After the Clayton Fire broke out on Aug. 13, the California Department of Forestry and Fire Protection scrambled to set up an operating base. The base is known as fire camp and it's like a village.
You'll find a school bus transformed into a medical station and a long row of portable toilets. Generators hum from every side. They provide power for sleeping trailers and an industrial ice maker.
A five-wheel trailer redesigned as a commercial kitchen occupies the heart of fire camp. It's called the MKU, or mobile kitchen unit, and it's staffed with prison inmates.
Mark Montoya was tapped to be the Food Unit Leader for the Clayton Fire in Lake County.It’s Montoya’s job to make sure 2,372 firefighters get fed between shifts on the fire line.
Montoya and a rotating officer from the California Department of Corrections and Rehabilitation oversee a crew of 26 inmates split into two staffing shifts, breakfast and dinner.
You can't miss the inmates working at fire camp. They're a knot of orange amidst a sea of firefighters in blue. This inmate kitchen crew is drawn from Trinity and Sugar Pine conservation camps, part of a state-wide program run jointly by Cal Fire and CDCR.
Montoya leads the way into the dining hall and scans the crowd as dozens of crews quickly finish their meal and head out.
"I’d say I’ve got about 450 people eating right now," says Montoya.
This late breakfast shift constitutes a "lull" in the day.
Montoya knows firsthand what it's like to wait in a long line for a hot meal after working to contain a wildfire.
"There’s a few things that really motivate you at that point," says Montoya. "One is to eat, to get your engine re-stocked and get some sleep and rest so you can be ready to come back and do it again."
A few hours later, the assembly line starts back up all over again for dinner.
As firefighters come off their shift, they change out of their firefighting gear and into their blue dress uniforms. They wash their hands at a row of outdoor sinks and walk up a metal ramp toward the window of the MKU.
Inmates hand them plates of crunchy chicken, mashed potatoes, vegetables and biscuits.
As they move through the line, one firefighter asked for an extra biscuit. Another asks how the inmates are doing inside the trailer.
It's nearly 97 degrees outside.
Montoya says this MKU has a good team. "I'm fortunate to have CDCR inmate staff who were cooks while they were out - so they have a culinary background."
Cipriano Valdez is a lead cook with this MKU.
"After serving a thousand, you’re looking out the window to see if more people are coming, you know?" says Valdez. "And yeah, they keep on coming."
The crew estimates they washed and baked 1,100 potatoes for last night's dinner shift.
As inmate kitchen staff, Valdez makes about $1 an hour.
"You could say, in about a week, you could make $200," Valdez says, with a shrug.
He says he made about that much in a day as a truck driver before he was incarcerated.
"But since I am here, I got to make some type of money," Valdez says.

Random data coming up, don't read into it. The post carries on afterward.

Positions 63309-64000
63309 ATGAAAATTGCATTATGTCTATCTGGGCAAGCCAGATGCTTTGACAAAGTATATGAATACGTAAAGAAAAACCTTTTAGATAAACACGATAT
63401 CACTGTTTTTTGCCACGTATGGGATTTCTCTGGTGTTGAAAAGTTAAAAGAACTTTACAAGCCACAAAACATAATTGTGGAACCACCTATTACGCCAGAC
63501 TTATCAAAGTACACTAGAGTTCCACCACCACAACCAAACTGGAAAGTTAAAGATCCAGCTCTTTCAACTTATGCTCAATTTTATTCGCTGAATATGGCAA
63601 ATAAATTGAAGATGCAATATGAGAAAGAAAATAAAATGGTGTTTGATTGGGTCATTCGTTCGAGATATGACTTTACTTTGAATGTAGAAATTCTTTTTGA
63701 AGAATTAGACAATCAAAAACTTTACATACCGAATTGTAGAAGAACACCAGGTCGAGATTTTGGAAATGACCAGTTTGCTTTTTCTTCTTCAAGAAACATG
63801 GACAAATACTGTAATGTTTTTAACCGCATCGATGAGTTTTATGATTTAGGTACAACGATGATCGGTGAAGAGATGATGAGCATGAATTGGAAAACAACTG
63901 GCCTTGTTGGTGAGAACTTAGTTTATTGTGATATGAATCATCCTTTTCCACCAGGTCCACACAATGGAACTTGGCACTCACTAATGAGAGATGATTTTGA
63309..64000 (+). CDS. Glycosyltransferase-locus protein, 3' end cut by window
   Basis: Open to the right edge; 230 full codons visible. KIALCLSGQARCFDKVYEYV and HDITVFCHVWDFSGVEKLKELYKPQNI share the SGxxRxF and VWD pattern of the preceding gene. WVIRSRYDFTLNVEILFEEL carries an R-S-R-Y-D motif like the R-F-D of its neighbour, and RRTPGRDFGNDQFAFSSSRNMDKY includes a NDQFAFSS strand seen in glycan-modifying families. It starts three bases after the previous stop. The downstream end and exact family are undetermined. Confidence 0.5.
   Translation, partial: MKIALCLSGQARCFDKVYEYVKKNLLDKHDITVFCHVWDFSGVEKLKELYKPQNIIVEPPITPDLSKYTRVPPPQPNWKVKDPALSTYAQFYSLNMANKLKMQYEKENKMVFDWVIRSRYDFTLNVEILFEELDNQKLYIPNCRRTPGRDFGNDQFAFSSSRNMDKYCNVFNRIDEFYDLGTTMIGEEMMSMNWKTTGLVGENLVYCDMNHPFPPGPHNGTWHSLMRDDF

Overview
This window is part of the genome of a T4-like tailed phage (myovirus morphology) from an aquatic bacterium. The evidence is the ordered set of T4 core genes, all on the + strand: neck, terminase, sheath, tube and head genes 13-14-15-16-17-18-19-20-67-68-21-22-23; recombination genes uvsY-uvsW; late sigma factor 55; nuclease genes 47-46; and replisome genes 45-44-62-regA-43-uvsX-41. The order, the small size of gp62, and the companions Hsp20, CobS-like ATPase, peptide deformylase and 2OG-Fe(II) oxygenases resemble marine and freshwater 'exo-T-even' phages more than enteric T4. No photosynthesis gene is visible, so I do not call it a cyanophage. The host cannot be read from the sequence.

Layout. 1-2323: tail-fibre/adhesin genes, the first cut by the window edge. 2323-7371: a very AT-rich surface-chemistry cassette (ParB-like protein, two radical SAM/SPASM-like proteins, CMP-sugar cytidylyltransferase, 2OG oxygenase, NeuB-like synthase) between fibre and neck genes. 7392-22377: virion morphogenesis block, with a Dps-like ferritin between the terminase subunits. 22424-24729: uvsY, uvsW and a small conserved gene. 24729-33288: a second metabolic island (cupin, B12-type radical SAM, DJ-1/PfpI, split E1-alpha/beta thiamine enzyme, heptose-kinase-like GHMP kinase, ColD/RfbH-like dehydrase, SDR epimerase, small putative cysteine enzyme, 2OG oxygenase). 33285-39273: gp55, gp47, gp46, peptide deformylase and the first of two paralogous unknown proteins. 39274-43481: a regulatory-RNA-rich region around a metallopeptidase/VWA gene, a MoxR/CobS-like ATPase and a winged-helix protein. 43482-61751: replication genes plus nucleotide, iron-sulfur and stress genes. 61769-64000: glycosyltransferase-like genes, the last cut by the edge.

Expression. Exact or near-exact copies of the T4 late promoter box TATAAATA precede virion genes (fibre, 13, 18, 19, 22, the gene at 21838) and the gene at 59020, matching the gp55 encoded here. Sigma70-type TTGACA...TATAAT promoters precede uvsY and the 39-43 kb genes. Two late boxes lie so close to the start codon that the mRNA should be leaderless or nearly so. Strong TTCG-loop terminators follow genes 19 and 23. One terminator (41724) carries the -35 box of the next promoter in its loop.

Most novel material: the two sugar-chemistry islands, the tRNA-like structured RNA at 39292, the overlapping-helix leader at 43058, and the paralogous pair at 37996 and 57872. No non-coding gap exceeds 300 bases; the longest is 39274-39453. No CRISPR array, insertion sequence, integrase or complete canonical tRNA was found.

He says the opportunity to earn money was the main thing that drew him to this position.
But Valdez also adds that the experience gives him a chance to see things he'd never see behind prison walls: ranches, mountains, different types of old cars and "regular" people.
As part of the MKU, Valdez has traveled to several different regions in California. Wherever the wildfires break out.
"I feel like I’m not in prison anymore," says Valdez. "It kind-of makes you feel like you’re on the street again. It makes you feel a little bit better."
Correctional officer Oscar "OJ" Smith of CDCR supervises Valdez and his fellow staff on the MKU.
"My primary role is providing security - making sure we don't lose anybody here. It happens rarely," Smith adds. "But it can happen."
Smith also says he's there to assist Cal Fire by making sure meals come out on time "so that firefighters are fed adequately so that they can accomplish their mission of fighting fire."
Smith describes the inmate fire camp program as an opportunity for rehabilitation.
"It provides work training and leadership skills so that they can go out and become productive taxpayers someday," he says.
Back in the dining hall, Battalion Chief Cameron Todd from Murphys says he’s grateful to inmate staff for a hot meal.
Before the mobile kitchen rolled into camp, Todd and his crew confess they ate "something grey" out of a tin after a 16-hour shift on the fire line.
As Todd sees it, inmates are part of the firefighting effort.
"You treat them with courtesy and respect and you thank them for a good meal," says Todd. "They are just like the rest of us. They just want to do a good job, get this fire put out and go home."
In the midst of this fire season there are 11 inmate-run mobile kitchen units serving fire camps up and down the state.
As for Cipriano Valdez, he expects to be paroled later this year.
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